With such deafening discord and dangerously deep divisions, it is too early to tell what all of this means for TESOL professionals and our learners in California, the United States, the United Kingdom, and around the world. But I did conclude my CATESOL 2016 plenary by saying how profoundly grateful I am for TESOL International Association, for CATESOL, and for all our affiliates. The work of such associations may be more important now than ever before.
A good example of how our associations are working together to do what we can to help move our profession forward in spite of a climate of fear, anger, and hate, took place while I was at CATESOL 2016, which was the IATEFL-TESOL International Association joint web conference, held 17–19 November, celebrating “50 years of English Language Teaching and Professional Development.”
The theme of Day 1 (17 November) was World Englishes, with presenters talking about “the varieties of English used by different groups and/or in different parts of the world (including varieties used among second language users), representing local varieties, such as Indian English or Singaporean English” in relation to the postcolonial positioning of English.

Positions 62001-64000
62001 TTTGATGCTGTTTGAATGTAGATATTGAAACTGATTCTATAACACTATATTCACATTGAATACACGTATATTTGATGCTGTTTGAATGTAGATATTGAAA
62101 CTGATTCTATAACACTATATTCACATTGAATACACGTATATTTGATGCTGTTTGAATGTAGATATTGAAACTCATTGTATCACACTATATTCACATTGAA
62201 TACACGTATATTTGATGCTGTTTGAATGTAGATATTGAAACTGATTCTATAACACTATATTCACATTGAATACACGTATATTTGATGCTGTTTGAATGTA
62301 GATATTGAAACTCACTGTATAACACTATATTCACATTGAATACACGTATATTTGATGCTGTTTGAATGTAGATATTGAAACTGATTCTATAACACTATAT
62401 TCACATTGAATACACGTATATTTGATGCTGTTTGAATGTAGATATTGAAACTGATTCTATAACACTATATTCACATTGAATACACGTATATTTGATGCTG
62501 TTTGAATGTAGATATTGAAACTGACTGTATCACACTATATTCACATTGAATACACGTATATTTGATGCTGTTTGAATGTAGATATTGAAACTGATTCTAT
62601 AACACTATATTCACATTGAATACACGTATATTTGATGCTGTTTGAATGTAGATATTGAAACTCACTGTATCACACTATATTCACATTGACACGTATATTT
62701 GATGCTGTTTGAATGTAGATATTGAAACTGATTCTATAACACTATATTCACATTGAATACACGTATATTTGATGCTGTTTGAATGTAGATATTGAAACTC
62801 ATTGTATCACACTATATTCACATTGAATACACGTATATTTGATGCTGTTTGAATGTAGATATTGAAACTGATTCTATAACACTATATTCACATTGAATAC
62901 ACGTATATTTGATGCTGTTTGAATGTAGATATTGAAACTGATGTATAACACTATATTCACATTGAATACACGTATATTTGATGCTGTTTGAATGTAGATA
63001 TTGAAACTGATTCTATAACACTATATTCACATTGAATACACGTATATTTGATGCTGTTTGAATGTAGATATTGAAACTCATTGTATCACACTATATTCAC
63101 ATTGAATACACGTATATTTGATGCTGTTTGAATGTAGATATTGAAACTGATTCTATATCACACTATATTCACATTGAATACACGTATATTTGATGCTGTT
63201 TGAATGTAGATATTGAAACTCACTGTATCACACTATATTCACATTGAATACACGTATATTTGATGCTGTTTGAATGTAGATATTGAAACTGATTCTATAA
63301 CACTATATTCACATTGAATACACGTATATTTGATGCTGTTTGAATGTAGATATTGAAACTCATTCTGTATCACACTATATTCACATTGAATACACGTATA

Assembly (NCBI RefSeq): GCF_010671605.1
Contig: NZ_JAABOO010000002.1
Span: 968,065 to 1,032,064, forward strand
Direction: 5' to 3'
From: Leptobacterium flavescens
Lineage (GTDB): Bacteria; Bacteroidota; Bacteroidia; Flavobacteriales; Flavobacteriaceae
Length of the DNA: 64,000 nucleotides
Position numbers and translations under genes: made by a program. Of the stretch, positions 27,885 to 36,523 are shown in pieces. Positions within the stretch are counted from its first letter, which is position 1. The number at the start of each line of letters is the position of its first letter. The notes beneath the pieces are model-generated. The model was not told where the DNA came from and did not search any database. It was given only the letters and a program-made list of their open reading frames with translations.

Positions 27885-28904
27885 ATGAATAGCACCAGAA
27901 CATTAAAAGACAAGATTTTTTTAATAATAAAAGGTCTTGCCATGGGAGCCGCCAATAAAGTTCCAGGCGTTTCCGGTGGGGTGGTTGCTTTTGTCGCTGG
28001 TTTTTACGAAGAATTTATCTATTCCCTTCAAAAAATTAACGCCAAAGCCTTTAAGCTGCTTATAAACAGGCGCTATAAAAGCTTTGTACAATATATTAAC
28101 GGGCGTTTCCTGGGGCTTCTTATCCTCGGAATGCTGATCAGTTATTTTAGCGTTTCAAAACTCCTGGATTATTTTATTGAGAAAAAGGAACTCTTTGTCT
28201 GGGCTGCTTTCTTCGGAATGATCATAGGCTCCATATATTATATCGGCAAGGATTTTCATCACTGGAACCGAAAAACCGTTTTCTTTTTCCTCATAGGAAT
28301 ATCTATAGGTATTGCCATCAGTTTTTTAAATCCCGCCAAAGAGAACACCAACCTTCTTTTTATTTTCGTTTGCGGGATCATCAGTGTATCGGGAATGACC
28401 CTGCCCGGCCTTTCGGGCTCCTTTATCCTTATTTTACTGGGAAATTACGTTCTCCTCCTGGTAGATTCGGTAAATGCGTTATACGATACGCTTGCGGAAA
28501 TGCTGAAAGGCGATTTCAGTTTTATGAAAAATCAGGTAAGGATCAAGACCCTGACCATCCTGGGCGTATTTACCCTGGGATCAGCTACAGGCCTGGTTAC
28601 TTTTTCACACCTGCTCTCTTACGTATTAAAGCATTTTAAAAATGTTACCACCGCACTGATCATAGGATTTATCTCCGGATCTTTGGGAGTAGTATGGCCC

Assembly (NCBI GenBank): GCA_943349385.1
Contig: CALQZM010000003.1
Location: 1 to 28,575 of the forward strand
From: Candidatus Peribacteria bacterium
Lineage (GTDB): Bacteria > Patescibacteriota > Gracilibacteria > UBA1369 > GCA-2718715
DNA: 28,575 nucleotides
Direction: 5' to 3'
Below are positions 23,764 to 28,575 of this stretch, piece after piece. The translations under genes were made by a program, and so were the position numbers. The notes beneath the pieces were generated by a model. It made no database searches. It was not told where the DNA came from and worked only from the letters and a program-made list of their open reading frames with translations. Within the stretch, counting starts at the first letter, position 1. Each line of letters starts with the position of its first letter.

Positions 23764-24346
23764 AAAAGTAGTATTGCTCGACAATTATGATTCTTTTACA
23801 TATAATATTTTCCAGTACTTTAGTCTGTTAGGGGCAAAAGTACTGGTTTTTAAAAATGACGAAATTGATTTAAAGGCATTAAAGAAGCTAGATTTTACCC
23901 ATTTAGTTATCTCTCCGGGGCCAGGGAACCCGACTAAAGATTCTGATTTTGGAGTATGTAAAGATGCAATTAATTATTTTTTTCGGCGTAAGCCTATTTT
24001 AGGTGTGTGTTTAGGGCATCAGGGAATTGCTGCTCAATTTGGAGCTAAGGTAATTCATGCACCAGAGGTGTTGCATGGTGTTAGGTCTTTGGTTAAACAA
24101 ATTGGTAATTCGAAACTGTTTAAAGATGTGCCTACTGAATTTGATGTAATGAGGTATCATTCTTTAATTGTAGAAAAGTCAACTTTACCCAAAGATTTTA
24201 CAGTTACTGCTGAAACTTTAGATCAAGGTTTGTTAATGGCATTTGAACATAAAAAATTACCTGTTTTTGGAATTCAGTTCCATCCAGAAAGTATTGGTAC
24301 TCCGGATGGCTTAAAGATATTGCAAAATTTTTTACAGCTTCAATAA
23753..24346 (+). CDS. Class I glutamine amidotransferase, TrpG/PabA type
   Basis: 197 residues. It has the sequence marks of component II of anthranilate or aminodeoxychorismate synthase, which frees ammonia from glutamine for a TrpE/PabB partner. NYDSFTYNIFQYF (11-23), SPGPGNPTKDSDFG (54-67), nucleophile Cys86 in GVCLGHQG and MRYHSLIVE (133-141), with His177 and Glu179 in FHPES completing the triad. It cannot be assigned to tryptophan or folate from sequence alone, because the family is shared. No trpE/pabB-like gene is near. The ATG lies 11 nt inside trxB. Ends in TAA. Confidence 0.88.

Day 2 (18 November) focused on teacher identity as a “social construct of sense of self emerging through interaction, being shaped by experiences, contexts, and ideologies; cultural, political, and individual identities which they claim or which are assigned to them” in terms of “a teacher’s own interpretation of how others see them and desirable ways to be seen by others.”
Day 3, the final day (19 November), during which I presented, was on professional development through teacher associations, with presentations about language teacher professional development opportunities and innovations in Ukraine, India, Turkey, and Brazil. In my talk, which was titled “Professional Learning and Engagement With and Within the TESOL International Association,” I presented the five main goals of the association’s current three-year strategic plan (2015–2018), focusing on professional learning and engagement: “TESOL will provide English language teaching professionals with the necessary body of knowledge, tools, and resources to enhance their expertise and practice.”